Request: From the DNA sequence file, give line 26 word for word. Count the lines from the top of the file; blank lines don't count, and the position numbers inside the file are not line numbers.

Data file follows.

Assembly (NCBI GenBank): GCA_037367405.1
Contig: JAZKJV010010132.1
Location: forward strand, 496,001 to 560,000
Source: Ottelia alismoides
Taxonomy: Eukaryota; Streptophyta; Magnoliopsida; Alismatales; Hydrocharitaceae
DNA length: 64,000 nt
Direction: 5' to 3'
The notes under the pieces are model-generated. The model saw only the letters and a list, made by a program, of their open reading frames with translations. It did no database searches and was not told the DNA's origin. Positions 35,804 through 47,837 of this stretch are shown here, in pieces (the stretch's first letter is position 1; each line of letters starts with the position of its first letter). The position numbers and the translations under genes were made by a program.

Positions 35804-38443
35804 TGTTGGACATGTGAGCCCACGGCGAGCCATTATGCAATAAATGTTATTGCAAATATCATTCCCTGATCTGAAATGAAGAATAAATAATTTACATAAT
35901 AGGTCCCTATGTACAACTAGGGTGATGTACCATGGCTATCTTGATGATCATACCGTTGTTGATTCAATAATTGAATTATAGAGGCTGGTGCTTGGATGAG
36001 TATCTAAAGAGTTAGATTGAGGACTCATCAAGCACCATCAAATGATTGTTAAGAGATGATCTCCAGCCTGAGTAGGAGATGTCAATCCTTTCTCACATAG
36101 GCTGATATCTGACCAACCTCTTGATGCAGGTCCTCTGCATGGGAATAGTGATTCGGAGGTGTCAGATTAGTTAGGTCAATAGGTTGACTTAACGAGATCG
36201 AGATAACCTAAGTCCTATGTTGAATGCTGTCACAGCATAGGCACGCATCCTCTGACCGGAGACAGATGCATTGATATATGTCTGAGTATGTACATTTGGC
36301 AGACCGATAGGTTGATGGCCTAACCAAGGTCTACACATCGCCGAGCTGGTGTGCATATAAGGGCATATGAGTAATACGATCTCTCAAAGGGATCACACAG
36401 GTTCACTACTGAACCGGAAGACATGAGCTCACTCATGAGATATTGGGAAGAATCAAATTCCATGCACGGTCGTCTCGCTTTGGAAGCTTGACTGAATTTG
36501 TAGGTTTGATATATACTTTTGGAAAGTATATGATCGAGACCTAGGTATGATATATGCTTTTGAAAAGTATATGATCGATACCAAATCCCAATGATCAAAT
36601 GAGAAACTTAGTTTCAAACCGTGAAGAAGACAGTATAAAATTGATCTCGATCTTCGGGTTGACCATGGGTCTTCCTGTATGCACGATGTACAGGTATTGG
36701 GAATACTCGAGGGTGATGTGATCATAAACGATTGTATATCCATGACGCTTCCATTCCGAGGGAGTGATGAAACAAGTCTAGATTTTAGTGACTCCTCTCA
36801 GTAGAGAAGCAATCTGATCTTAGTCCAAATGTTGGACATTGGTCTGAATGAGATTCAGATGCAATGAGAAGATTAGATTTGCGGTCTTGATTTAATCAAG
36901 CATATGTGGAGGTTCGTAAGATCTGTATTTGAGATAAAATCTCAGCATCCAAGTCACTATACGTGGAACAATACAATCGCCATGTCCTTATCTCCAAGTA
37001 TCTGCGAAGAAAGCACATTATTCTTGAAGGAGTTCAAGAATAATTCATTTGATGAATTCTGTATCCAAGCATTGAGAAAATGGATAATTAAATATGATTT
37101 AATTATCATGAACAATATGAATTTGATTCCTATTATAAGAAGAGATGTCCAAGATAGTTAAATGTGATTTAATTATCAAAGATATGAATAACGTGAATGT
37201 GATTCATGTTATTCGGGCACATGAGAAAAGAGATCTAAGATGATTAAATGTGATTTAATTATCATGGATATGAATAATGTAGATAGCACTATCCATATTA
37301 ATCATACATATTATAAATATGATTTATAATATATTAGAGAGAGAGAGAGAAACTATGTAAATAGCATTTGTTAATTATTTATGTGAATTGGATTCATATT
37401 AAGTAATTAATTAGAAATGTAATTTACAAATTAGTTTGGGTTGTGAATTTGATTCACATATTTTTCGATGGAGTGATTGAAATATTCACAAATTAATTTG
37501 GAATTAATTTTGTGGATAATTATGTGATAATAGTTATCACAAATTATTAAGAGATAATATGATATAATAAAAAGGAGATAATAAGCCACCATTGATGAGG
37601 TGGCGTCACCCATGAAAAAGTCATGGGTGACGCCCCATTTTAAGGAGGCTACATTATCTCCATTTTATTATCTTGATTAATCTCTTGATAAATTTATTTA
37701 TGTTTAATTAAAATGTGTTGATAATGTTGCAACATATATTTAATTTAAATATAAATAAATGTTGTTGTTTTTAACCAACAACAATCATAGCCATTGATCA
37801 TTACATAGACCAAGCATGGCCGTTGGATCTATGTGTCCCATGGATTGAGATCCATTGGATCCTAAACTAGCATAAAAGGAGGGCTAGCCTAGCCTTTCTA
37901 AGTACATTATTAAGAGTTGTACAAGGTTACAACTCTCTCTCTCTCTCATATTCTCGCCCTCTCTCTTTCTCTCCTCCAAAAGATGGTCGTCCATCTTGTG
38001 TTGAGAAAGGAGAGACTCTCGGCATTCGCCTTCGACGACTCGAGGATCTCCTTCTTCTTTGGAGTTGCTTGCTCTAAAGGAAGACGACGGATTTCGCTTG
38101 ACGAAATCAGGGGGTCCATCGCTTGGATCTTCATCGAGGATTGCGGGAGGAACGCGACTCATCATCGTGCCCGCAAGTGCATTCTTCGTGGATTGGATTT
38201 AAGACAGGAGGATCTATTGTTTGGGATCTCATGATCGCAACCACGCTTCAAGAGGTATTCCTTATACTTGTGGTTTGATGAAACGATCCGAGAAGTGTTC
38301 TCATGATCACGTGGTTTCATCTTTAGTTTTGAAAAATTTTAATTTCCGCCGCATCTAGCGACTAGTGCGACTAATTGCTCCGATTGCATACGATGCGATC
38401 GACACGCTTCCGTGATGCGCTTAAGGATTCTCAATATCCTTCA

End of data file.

37401 AAGTAATTAATTAGAAATGTAATTTACAAATTAGTTTGGGTTGTGAATTTGATTCACATATTTTTCGATGGAGTGATTGAAATATTCACAAATTAATTTG